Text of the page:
SYDNEY, Sept 23 (Reuters) - The Australian and New Zealand dollars huddled near their lowest in over two years on Friday, as an aggressive U.S. Federal Reserve, worries about global growth, and geopolitical concerns from Russia's war in Ukraine bolstered the safe-haven dollar.
The Aussie was little changed at $0.6645 on Friday, after a volatile session that saw it plunging through a key level of 66 cents to $0.6574 for the first time since May 2020. It was headed for a weekly loss of 1%.
Risk-off sentiment prevailed after the Federal Reserve on Wednesday raised interest rates by three-quarters of a percentage point for a third straight time, with Chair Jerome Powell vowing policymakers would "keep at" their battle to beat inflation.
However, the Antipodean later found some relief and ended the session a tad higher, after the U.S. dollar gave up some of the gains on the first currency intervention by Japanese monetary authorities since 1998 to boost the battered, rate-sensitive yen.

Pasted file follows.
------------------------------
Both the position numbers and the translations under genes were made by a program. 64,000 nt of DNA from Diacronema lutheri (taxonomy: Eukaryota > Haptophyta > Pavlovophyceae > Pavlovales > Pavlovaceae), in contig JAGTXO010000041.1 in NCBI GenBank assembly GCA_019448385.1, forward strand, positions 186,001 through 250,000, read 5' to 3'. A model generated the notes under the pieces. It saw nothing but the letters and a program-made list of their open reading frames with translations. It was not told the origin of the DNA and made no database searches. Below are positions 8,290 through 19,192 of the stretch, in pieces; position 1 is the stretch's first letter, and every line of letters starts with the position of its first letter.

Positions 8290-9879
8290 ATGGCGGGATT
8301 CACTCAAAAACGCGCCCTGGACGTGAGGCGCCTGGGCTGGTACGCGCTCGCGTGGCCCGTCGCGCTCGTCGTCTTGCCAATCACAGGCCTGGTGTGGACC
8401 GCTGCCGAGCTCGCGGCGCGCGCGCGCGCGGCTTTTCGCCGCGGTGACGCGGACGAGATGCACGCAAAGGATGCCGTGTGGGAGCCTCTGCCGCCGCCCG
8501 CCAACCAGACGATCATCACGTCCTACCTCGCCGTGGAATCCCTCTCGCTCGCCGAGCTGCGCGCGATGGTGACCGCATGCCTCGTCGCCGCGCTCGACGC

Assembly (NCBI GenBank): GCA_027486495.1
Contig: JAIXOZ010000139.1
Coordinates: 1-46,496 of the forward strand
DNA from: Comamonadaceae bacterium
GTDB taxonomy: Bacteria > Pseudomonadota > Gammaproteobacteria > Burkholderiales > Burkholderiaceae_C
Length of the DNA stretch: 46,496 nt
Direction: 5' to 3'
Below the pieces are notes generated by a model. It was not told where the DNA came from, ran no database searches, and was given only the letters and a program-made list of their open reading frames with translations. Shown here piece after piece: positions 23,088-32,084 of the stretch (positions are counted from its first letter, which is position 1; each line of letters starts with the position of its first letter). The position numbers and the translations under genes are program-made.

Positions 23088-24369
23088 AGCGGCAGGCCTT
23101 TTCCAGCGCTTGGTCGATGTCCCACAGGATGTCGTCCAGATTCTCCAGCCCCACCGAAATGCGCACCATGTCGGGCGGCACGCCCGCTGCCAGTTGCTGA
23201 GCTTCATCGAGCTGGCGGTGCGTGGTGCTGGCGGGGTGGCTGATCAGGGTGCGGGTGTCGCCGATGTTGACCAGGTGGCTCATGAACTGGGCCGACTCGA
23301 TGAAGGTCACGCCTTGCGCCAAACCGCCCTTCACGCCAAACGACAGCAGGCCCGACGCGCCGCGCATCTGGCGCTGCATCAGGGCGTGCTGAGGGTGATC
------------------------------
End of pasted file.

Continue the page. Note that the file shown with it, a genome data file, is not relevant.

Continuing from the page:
It lost 1% against the Japanese currency, hovering around 94.62 yen.
The kiwi dollar was hanging at $0.5852 on Friday, after hitting a pandemic low of $0.5806 in the previous session. It was set to skid 2.3% for the week.
Pessimism over the global economy, and particularly China, has combined with falling commodity prices to undermine both of the resource-rich currencies.
"Next up are the flash estimates of the September PMIs for many of the major economies. A further slowing in the PMIs can support the USD especially against the cyclical AUD and NZD," said Kristina Clifton, an economist at the Commonwealth Bank of Australia.
After a spike in U.S. benchmark yields to the highest since 2011, Australia's 10-year government bond yield jumped 20 basis points to 3.912%, the highest since June this year.
The three-year yield rose to 3.655%, up 25 basis points.
The yield premium of debt in Antipodean markets over Treasuries has narrowed in recent weeks to a meagre of 20.3 basis points as the Fed stays hawkish. (Reporting by Stella Qiu. Editing by Gerry Doyle)